Today I’m going to review the free Kindle sample of John Scalzi’s Old Man’s War. Why review just the sample, rather than the whole book? Read my previous post for a full explanation, but the short answer is “so many books, so little time & money.”
First I’ll cover the formal aspects of the sample, then the story I’m sampling. I’ll actually do this in two separate posts, because I’m going to carry on at length about formal considerations in this inaugural sample review. Also, because I have a real beef with the form of the sample, while its content is an entirely different matter. (In future, I’ll have less to say about form than content.)
I am no great fan of the Modernist school of architecture which decreed that “form follows function,” but I will agree that this principle should apply to Kindle e-book samples. And let’s be clear: the function of the sample is to convince the reader to read the whole book. Therefore, everything included in the sample should somehow contribute to that end.
The first thing included in a Kindle sample (although, oddly, not the first thing you see when you open the sample) is the book’s cover, followed by the title page and “front matter.” In fact, however, the sample usually opens at some point after the front matter, so frequently readers never look at the cover in their sample – they’ve probably already seen it on Amazon’s web site. An attractive cover often is the first thing that draws a reader to a book. But in a Kindle sample, readers may never see the cover unless they are viewing their library on a Kindle Fire, which (I believe – correct me if I’m wrong) displays color thumbnails of the book cover in the library view. I’ve got an old-fashioned Kindle keyboard, so I never see the cover unless I deliberately select “Go To| Cover” from the device’s menu.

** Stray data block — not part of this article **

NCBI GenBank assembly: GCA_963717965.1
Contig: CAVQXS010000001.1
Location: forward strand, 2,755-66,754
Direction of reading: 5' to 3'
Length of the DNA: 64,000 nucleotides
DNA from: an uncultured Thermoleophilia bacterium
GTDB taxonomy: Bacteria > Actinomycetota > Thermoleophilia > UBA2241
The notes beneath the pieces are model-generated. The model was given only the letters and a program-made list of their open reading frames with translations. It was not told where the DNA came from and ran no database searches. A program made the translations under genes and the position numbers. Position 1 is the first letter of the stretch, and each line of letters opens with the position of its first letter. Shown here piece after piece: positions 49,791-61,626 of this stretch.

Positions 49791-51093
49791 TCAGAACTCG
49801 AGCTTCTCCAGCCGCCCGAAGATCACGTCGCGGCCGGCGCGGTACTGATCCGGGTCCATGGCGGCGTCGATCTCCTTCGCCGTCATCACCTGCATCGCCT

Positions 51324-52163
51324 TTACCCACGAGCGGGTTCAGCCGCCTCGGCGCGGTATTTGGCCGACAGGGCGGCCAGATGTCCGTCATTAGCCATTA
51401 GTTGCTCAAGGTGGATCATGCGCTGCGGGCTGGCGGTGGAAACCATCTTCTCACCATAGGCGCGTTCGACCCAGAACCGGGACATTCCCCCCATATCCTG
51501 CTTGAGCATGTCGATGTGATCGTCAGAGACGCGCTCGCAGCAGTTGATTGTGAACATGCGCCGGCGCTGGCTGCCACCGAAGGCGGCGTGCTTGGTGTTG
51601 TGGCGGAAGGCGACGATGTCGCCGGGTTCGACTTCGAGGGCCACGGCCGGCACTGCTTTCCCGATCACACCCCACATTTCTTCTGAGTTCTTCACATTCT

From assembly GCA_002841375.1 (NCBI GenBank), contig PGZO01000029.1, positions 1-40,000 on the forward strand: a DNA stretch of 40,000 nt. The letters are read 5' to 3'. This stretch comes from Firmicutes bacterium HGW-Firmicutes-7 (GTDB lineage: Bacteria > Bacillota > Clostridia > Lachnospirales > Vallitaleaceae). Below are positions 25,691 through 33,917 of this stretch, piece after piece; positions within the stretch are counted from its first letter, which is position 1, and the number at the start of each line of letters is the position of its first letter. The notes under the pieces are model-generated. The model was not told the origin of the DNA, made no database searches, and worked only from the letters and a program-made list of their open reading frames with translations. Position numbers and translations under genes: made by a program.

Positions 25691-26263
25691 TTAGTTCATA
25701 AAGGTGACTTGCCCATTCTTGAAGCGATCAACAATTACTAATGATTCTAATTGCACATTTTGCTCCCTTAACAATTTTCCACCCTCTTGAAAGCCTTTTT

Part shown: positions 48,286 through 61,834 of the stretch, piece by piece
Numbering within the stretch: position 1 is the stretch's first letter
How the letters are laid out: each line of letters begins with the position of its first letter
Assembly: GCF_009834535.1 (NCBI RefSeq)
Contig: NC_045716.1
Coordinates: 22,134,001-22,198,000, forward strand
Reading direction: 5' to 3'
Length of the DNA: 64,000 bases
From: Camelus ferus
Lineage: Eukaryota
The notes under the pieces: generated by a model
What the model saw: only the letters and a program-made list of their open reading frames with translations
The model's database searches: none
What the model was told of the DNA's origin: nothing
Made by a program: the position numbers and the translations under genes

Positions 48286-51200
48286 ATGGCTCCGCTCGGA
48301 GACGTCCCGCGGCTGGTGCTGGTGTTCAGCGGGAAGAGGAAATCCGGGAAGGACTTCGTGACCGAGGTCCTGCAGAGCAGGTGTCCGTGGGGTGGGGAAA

Of course, I did that for this review and, when I did, I got a surprise: the cover shown on the Amazon site does not appear in this sample. Instead, I get what is essentially a title page with a grey border around it – just the title, author’s name, and publisher logo. But it’s not the title page, it’s the “cover” page. If I go to the next page of the sample, I get a page containing only the words “Old Man’s War.” But that’s not the title page either, because if I go to the next page I find the title, author’s name, and another version of the publisher’s logo. So, basically, there are three title pages in a row, rather than a cover & title page. This may be a holdover from print publishing – I’m guessing the second page, with just the book’s title, is a kind of electronic “flyleaf.” But in an e-book it’s just bad form – there is no reason for this useless repetition, and we’ve now wasted three pages of the sample on what could have been conveyed on one. So far, I am not impressed.
Before I go on, let me just say a few words about book covers. The ideal book cover should suggest two things: the content of the book (in the case of a novel, the kind of story being told) and the flavor of the book. For works of fiction, this is a tricky consideration, and for science fiction novels that take place largely in outer space, even dicier. Far too many scifi novels, in my opinion, rely on artwork (either original artwork or digitally manipulated photographs) that depicts the depths of space (starfield) superimposed with space craft and/or a large stellar or planetary body. BORING. After you’ve seen a few, they all look alike. And, of course, for a Kindle thumbnail, it’s even harder to make the cover eye-catching or memorable.
As I’ve already noted, this Kindle sample doesn’t even bother to reproduce the cover art and, in particular this case, that’s no great loss. As you can see from the color thumbnail I’ve posted here, the cover of this book is pretty generic: deep space punctuated by a planet, with spacecraft diving toward the planet. The only thing that stands out is the typography of the title and author. Completely lost in the thumbnail (and therefore, in my opinion, entirely extraneous) is the micro-type of the a too-long blurb of praise from Publisher’s Weekly. So I’m not exactly boohooing that the Kindle sample doesn’t bother to include this busy image (which would look rather bland in the black & white of my Kindle 3). Still, why not include it (or a simpler version of it), instead of the boring title-page-with border that stands in for the original artwork?